Google+ Badge

Friday, 20 January 2017

Why America Has Not Gone Mad in Electing Trump

Today, I watched the inauguration of the 45th President of the United States, Donald J. Trump. I watched the proceedings including his televised speech alongside a fair number of Americans. As I did so, something unexpected happened, emotions began to rise to the surface. I turned to the person next to me and said, “Speeches like that would not be allowed in England.” I felt sad for my country, overwhelmed by what I was seeing and hearing, and somewhat envious. 

Speech after speech made reference to God and quoted from the Bible. The Beatitudes were even read out in full to respectful and contemplative silence in the gathered crowds. There was no mockery or question surrounding the existence of God, He was present at every stage of the inauguration. 

I had expected Vice President Mike Pence to talk about God—he is a Christian after all. I had not expected Trump himself to not only talk about God but to suggest that God was the most important aspect in the protection of America. He even quoted from the Bible during his speech!

I noted an absence of references to himself —everything was “we,” a refreshing change from outgoing President Obama. Sure, Trump has his faults and skeletons—we have heard enough of them in recent media coverage--he is not a perfect man. But, he is willing to admit changing his mind when he is presented with evidence--on abortion for example—that suggests at least some level of humility.

Recovering myself, I wondered whether the UK media had censored the reporting of the inauguration, maybe cutting out some of the references to faith. I wondered whether the political commentary would discuss the naivety of the American people in making God a central part of the day’s events.  The media bias against all things Christian in Europe has resulted in a skewed interpretation of what is going on in America. 

Travelling backwards and forwards between England and America a fair few times in recent months and listening to political discussions on both sides, it is apparent that there is a misrepresentation or misunderstanding in relation to America’s opinion of Trump. 

In Europe, I have heard sympathetic comments like “I just feel so sorry for the Americans,” and “I don’t think they realised what they were letting themselves in for,” as if they made some type of mistake or acted in ignorance. I have also heard the incredulous “How could they have voted for him?” and “What were they thinking?” The other type of response has been to make personal accusations about Trump and to label him with all sorts of derogatory labels which don’t bear repeating.

It is clear that Europeans are outraged and insulted on America’s behalf, but a lot of the offence has to do with Trump’s lack of political correctness. Americans appear to be ten years behind Europe in the march of the politically correct brigade and loss of free speech—maybe that has caused the divergence.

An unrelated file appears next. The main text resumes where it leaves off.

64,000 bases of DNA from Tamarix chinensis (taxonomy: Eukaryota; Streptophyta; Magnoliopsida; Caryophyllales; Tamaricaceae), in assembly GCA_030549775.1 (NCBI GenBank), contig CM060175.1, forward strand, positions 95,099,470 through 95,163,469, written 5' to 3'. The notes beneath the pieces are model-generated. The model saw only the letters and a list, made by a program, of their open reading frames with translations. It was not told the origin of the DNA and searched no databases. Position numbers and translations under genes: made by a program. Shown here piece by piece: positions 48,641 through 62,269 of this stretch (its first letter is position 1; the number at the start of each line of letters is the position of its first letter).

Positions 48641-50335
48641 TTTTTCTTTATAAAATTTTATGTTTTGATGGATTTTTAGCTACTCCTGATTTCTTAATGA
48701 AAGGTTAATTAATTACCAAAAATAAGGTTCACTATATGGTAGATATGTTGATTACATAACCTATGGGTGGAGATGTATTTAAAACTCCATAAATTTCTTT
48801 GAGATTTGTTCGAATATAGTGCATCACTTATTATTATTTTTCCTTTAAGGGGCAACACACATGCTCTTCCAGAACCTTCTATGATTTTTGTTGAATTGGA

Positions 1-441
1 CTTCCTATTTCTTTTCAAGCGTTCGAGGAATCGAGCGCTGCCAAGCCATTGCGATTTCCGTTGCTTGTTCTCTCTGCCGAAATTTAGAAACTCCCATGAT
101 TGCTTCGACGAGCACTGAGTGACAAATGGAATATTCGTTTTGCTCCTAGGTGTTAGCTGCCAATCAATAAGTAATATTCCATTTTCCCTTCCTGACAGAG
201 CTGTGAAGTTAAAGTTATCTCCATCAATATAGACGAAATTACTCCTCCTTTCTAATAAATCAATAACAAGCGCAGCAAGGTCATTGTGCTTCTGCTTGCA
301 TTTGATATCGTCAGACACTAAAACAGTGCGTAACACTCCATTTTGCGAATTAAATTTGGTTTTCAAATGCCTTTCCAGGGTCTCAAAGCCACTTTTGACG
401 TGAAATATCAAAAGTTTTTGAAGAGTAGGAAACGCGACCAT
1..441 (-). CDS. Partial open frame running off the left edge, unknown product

Here in America, the vast majority of people I have spoken to are excited and enthusiastic about a Trump Presidency. They believe it is time for change, that Obama didn’t deliver and indeed frustrated the will of the people a lot of the time, as well as failing to adhere to his election promises. That Hillary Clinton would’ve continued to be embroiled in one scandal after another and that the excuses would’ve started to wear thin, if they hadn’t already. People just don’t trust her and there are those who are convinced that she is “evil.”

Trump talks about putting America first which angers the globalisationists, but isn’t that what all our governments should be doing—dealing with their own domestic issues and prioritising their own people? At least he’s being honest instead of spouting politically correct rhetoric about open borders and free movement under the misguided notion that this is embracing and celebrating diversity. His speech didn’t leave room for racism or discrimination in any capacity. It was heartfelt albeit ambitious—removing Islamic terrorism from the face of the earth is unlikely to be something that is achievable anytime soon, but with God’s help he can try!

Trump appears sincere in his desire to “make America great again,” he has a VP who is a Christian and by all accounts he is listening to those around him. There are millions around the world praying for him. He quotes the Bible and speaks of the protection of God as something necessary for America’s survival. That has got to be a good start for the 45th President of the United States. 

Let’s pray for the American people, for Donald Trump as their President and for Mike Pence as he works alongside him. Whatever happens in America will affect all of us to one degree or another and with a Christian Prime Minister recently being appointed in Britain these are interesting times.